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Ecologically Valid Carbohydrate Intake during Soccer-Specific Exercise Does Not Affect Running Performance in a Fed State

1
School of Sport, Exercise and Health Sciences, Loughborough University, Leicestershire LE11 3TU, UK
2
The Gatorade Sports Science Institute, PepsiCo Global Nutrition, Leicester LE3 9QH, UK
*
Author to whom correspondence should be addressed.
Nutrients 2017, 9(1), 39; https://doi.org/10.3390/nu9010039
Received: 27 November 2016 / Revised: 15 December 2016 / Accepted: 18 December 2016 / Published: 5 January 2017
This study assessed the effect of carbohydrate intake on self-selected soccer-specific running performance. Sixteen male soccer players (age 23 ± 4 years; body mass 76.9 ± 7.2 kg; predicted VO2max = 54.2 ± 2.9 mL∙kg−1∙min−1; soccer experience 13 ± 4 years) completed a progressive multistage fitness test, familiarisation trial and two experimental trials, involving a modified version of the Loughborough Intermittent Shuttle Test (LIST) to simulate a soccer match in a fed state. Subjects completed six 15 min blocks (two halves of 45 min) of intermittent shuttle running, with a 15-min half-time. Blocks 3 and 6, allowed self-selection of running speeds and sprint times, were assessed throughout. Subjects consumed 250 mL of either a 12% carbohydrate solution (CHO) or a non-caloric taste matched placebo (PLA) before and at half-time of the LIST. Sprint times were not different between trials (CHO 2.71 ± 0.15 s, PLA 2.70 ± 0.14 s; p = 0.202). Total distance covered in self-selected blocks (block 3: CHO 2.07 ± 0.06 km; PLA 2.09 ± 0.08 km; block 6: CHO 2.04 ± 0.09 km; PLA 2.06 ± 0.08 km; p = 0.122) was not different between trials. There was no difference between trials for distance covered (p ≥ 0.297) or mean speed (p ≥ 0.172) for jogging or cruising. Blood glucose concentration was greater (p < 0.001) at the end of half-time during the CHO trial. In conclusion, consumption of 250 mL of 12% CHO solution before and at half-time of a simulated soccer match does not affect self-selected running or sprint performance in a fed state. View Full-Text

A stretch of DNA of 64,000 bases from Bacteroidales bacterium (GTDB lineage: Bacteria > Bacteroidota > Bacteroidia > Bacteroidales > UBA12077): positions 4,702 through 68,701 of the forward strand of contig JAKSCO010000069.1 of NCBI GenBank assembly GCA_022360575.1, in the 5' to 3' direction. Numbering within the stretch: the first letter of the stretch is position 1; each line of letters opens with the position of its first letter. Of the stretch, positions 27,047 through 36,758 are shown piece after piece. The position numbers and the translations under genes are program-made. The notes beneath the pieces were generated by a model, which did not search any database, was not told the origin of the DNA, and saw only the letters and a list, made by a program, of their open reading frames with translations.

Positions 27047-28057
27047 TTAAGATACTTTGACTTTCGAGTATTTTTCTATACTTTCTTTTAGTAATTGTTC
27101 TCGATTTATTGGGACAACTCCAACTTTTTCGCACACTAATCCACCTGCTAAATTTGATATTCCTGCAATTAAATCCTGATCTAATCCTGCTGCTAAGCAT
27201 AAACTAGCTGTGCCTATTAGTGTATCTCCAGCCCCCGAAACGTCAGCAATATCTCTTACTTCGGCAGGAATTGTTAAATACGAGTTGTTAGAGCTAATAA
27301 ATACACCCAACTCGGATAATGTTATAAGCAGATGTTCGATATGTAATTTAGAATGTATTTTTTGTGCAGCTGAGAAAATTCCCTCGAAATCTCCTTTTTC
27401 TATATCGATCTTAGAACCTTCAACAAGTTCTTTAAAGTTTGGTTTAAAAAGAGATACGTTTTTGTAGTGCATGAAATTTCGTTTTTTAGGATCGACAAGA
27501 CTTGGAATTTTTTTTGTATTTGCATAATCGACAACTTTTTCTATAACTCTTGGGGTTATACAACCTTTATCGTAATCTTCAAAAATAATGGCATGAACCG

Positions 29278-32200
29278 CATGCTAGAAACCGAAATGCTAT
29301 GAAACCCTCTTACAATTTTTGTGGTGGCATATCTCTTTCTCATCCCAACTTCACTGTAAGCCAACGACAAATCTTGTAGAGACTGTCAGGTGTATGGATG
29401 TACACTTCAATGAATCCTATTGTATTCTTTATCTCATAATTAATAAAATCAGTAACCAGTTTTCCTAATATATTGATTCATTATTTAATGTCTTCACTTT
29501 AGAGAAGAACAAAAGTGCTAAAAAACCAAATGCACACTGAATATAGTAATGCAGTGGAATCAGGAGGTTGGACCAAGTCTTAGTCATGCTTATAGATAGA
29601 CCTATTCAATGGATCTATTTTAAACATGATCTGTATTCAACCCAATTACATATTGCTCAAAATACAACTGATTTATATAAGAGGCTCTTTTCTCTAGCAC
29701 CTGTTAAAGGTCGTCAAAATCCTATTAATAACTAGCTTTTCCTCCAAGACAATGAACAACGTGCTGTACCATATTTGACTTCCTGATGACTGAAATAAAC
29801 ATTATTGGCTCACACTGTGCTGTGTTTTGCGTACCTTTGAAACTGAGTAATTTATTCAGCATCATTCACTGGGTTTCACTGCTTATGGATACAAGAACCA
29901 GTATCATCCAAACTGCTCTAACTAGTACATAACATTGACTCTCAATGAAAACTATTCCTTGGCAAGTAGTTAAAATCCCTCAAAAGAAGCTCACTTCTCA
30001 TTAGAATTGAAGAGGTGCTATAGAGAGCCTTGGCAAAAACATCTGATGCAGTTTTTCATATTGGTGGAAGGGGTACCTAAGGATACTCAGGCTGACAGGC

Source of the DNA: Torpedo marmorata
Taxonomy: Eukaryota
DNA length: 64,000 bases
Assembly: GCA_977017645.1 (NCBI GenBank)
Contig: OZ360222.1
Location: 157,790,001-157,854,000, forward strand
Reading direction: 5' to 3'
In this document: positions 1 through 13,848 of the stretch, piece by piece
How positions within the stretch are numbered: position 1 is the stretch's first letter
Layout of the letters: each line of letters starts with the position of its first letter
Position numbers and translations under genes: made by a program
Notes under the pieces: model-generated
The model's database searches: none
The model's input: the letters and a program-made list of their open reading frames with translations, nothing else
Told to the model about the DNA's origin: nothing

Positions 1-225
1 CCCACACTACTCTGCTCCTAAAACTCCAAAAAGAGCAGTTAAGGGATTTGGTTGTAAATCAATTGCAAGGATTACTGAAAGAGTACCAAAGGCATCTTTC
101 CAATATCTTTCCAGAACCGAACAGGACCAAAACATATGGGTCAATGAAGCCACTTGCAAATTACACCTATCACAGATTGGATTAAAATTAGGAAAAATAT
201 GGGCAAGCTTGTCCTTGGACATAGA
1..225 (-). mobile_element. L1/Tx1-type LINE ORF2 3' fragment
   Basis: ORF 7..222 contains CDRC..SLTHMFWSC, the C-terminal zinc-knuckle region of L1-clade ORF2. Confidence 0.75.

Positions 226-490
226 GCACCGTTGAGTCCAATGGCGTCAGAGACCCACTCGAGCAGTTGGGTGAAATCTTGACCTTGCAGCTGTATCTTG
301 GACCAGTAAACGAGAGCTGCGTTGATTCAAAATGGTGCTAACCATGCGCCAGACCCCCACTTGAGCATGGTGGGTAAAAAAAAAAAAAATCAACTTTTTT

Keywords: endurance; LIST; sports drink; ecological validity; sprinting endurance; LIST; sports drink; ecological validity; sprinting
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Funnell, M.P.; Dykes, N.R.; Owen, E.J.; Mears, S.A.; Rollo, I.; James, L.J. Ecologically Valid Carbohydrate Intake during Soccer-Specific Exercise Does Not Affect Running Performance in a Fed State. Nutrients 2017, 9, 39.

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